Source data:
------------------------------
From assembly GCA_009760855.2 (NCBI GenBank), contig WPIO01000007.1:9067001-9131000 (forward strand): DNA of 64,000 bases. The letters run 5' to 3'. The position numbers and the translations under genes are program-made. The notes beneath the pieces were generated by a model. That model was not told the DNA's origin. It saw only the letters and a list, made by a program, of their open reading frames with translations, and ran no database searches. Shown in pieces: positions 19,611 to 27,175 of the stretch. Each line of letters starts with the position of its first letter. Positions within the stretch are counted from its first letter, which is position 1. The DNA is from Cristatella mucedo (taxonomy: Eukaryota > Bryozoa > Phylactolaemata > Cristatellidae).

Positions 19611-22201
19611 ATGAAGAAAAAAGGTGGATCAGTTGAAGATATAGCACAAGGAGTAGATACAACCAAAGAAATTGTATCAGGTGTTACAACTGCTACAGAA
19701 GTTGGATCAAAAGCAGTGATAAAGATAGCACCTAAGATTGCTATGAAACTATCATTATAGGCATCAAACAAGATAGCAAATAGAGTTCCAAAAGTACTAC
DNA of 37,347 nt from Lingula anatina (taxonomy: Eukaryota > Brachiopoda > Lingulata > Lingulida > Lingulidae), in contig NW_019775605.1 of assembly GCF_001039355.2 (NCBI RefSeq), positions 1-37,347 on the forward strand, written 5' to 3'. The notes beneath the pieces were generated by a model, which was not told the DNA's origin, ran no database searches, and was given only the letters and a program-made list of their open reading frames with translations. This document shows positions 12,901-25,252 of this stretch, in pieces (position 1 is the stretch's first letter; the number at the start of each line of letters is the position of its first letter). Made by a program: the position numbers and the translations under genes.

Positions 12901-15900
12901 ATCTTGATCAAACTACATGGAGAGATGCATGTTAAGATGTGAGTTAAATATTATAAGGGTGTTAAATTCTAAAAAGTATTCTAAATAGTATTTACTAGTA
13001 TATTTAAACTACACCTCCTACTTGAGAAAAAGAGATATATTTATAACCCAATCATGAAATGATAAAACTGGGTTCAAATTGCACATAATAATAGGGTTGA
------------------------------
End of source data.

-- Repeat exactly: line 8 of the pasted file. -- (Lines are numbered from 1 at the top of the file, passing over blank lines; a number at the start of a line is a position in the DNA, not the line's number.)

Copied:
13001 TATTTAAACTACACCTCCTACTTGAGAAAAAGAGATATATTTATAACCCAATCATGAAATGATAAAACTGGGTTCAAATTGCACATAATAATAGGGTTGA